• Despite only appearing in about four scenes, the Witches are some of the most remembered characters. Orson Welles's version even expanded their roles to make it look like they were The Chessmasters. Their lines are usually the most quoted.
  • Evil Is Cool: Probably the reason why Lady Macbeth is such a Ensemble Darkhorse.
  • Evil Is Sexy:
  • Fanon Discontinuity: In a mild example, many productions choose to omit the character of Hecate completely, partly because of the theory that her scene was actually written by Thomas Middleton.
  • Faux Symbolism: Macbeth's personal servant in Act 5 is called Seyton. Guess how it's pronounced. If you guessed like the way one of the Devil's name is then you are wrong. It is actually pronounced See-tin, in contrast to Say-tin, but thanks to No Pronunciation Guide many are likely to pronounce the name incorrectly.
  • Germans Love David Hasselhoff: The 1948 film was met with apathy in Britain and America, but it was a huge hit elsewhere. In France especially it was regarded as a masterpiece.
  • Magnificent Bastard: The three witches.
  • Memetic Mutation:
    • The entire "Double double, toil and trouble" chant.
    • "Out, Damned Spot! Out, I say!"
  • Moral Event Horizon: If Macbeth hadn't already crossed this with the murders of Duncan and Banquo, he fair waltzes over it by ordering the deaths of MacDuff's family.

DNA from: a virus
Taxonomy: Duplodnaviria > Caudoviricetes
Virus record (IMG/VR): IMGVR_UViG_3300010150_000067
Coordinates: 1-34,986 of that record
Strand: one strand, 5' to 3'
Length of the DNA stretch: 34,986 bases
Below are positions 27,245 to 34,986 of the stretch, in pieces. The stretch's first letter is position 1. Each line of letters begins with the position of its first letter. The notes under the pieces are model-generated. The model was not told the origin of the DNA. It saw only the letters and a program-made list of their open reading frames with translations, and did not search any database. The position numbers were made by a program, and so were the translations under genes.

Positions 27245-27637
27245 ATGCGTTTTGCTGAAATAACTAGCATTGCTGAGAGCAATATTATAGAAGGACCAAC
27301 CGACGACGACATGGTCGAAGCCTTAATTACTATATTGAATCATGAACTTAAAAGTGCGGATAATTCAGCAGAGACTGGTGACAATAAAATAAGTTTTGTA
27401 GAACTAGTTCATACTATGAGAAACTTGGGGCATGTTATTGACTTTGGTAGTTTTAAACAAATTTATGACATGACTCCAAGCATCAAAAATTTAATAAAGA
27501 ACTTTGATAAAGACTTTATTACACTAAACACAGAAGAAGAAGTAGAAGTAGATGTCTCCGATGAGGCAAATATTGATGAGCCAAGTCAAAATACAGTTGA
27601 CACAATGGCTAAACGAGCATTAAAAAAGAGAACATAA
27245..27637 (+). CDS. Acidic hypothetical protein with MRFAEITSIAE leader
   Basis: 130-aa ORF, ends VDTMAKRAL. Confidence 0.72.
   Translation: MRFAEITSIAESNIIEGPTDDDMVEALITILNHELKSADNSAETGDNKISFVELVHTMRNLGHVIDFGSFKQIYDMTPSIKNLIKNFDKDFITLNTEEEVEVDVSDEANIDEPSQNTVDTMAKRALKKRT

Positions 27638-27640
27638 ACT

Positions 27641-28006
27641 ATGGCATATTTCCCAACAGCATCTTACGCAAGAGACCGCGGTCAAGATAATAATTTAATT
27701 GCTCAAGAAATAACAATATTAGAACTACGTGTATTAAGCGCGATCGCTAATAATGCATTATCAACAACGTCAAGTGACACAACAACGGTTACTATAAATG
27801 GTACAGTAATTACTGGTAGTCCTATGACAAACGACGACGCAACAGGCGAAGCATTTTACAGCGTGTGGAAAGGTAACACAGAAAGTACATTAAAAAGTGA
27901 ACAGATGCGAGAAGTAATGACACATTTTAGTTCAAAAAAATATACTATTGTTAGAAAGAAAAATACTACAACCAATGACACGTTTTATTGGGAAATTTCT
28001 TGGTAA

• Narm: Rather infamously, the death of Macduff's son loses some of its dramatic impact due to the murderer's bizarre insult “What, you egg!”, as well as the son’s blunt declaration after being stabbed: “He has killed me, mother.”
  • Nightmare Fuel: For James I.
  • One-Scene Wonder:
    • The Sergeant only appears in one scene in the entire play, but his speech to Duncan—where he recounts Macbeth and Banquo's victory on the battlefield—is considered one of the play's most memorable monologues.
    • The Porter, appearing out of nowhere with a horrifyingly timed comic disquisition on drunkenness, is another.
  • Squick: Lady Macbeth's remark about smashing an infant's skull after ripping it from her breast.
  • They Changed It, Now It Sucks: Middleton's additions to the play, finding one too many Painful Rhymes in the script.
  • Unbuilt Trope:
    • This is the Trope Namer and codifier for Lady Macbeth. Rather than being the woman behind the man or being more evil than her husband, she's on equal level with him. She's only the one who influences him to commit the first murder (of Duncan), and it's Macbeth himself who goes down the Start of Darkness. Lady Macbeth herself feels massive amounts of remorse and suffers Sanity Slippage over what they've done, eventually jumping off the battlements in guilt.
    • One of the earliest known examples of the Wicked Witch with regards to the three weird sisters. But rather than being Obviously Evil they're merely a source of dangerous wisdom, and the text doesn't state whether they actually are evil. It's telling that many modern productions - inspired by the trope - expand them into being chessmasters who orchestrated the whole thing.
  • The Woobie: First Duncan, then Macduff.